Growing up in Chicagoland I have had a front row seat at the circus that is Cook County politics. Corruption and nepotism are virtually synonymous with Chicago government and politics, and this has always struck me as simultaneously well deserved and totally unfair. Certainly the city and county have proven time and again that there is no deal too crooked or no alderman's nephew too inept. However, no one has been able to argue that this differs significantly from any other large American city or, for that matter, any small town's politics. You've never seen graft, corruption, abuse of power, and the Old Boys' Network until you've seen them in rural areas. Hell, at least Chicago is big enough that the entire city isn't owned and controlled by one family. How many small towns can say the same?

Local media outlets love pushing these "Look at how corrupt Chicago is" stories because they resonate well with readers. It makes people mad. It gives people something to blame for the government's failures, something to vent their own frustrations at. Consider this Chicago Sun-Times story about County Assessor Joe Berrios, who has 15 relatives either employed by or retired from jobs with Cook County. The headline is well-crafted for maximum outrage: "15 members of Joe Berrios' family on county, state payrolls." What is not explained, however, is how Mr. Berrios is responsible for members of his family who got jobs 30 years before he was elected Assessor, or, more importantly, how this differs from any other job, industry, company, or government in the nation.

People relate to these stories because it allows them to project their own lack of happiness or success on a scapegoat. "I guess you have to be related to someone to get a good job around here!" they say to themselves. And they are, of course, right. We know they are right because that's how the damn world works. Why would it not work that way in Cook County government?

One of the harshest lessons America teaches its young people is that they have been lied to when we told them that our system is a meritocracy. Yes, talent and achievement will help you do better in life, but we find out quickly in adolescence and young adulthood that who you know and who you're related to are pretty significant variables as well. We start working – in any field: public, private, academic, non-profit, military, etc. – and we discover that the world is absolutely full of talentless daughters, nephews, and old college buddies who are doing quite well despite having no qualifications or talent other than the good fortune to know someone powerful. Nowhere is this more obvious, especially to college students who may not yet be aware that life isn't fair, than in the world of Interning. It's truly amazing how often the big D.C. or Wall Street or Madison Avenue internships go to young people who have parents wealthy enough to support them and with family connections. Quite a coincidence, isn't it, that the fratboy whose dad works for Lockheed Martin gets the Congressional internship alongside the talentless children of various campaign contributors. That's almost as amazing as the preponderance of children-of working in any private corporation or family-owned business.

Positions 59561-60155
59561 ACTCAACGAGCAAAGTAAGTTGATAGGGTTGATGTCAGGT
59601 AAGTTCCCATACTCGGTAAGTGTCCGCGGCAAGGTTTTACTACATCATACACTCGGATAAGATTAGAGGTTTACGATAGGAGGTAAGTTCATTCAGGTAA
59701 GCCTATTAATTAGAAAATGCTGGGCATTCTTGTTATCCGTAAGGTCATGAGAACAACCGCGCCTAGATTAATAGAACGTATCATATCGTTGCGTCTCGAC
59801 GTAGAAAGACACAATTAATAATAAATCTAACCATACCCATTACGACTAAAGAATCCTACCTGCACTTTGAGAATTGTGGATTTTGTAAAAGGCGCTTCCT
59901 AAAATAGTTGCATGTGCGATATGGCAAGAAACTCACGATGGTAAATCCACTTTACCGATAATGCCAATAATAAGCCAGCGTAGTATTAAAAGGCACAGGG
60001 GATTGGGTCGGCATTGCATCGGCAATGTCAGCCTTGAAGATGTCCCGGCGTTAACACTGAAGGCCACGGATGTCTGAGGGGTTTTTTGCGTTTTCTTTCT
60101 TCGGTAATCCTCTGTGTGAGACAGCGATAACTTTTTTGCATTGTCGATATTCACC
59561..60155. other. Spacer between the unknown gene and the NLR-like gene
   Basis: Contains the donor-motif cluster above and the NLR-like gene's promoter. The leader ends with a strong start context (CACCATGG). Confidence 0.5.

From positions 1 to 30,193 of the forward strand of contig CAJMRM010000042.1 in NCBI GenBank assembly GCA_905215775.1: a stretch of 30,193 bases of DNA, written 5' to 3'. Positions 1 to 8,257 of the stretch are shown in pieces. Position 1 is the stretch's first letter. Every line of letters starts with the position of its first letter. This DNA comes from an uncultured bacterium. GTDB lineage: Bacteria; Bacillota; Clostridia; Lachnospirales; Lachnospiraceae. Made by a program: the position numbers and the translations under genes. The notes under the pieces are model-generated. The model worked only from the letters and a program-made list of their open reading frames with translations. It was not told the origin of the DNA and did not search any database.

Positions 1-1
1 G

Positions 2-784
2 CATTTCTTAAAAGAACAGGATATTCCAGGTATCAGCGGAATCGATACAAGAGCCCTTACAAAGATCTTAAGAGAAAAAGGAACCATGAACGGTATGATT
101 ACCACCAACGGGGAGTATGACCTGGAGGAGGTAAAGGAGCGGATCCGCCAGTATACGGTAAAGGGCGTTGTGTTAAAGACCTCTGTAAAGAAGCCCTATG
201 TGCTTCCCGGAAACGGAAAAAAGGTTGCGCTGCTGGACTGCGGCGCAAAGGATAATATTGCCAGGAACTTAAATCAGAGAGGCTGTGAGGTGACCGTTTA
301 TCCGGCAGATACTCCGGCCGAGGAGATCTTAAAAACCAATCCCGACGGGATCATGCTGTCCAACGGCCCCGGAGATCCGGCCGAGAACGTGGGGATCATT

It is very easy to single out someone like Joe Berrios and vent our anger at him for being arrogant and stupid enough to hire his own children after being elected. It is equally easy to pretend that this state of affairs is unique to Chicago or to government in general. Deep down I believe that we all know better, though. We've all had to put up with the boss's son (or some other variant of the friends-and-family system) at some point in our lives. Maybe we are idealistic and expect better of our government, holding it to a higher standard. Or perhaps the government is just a convenient target because information about things like salaries are publicly available. I agree with the Sun-Times that what Mr. Berrios did is unethical, but I have to wonder what we would uncover if we did a similar analysis of the friends, family, and connections of the interns, reporters, editors, and other people working in their own newsroom. Anyone with firsthand experience in the world of professional journalism knows that the odds of finding nepotism at play are holding steady at 100%, plus or minus zero.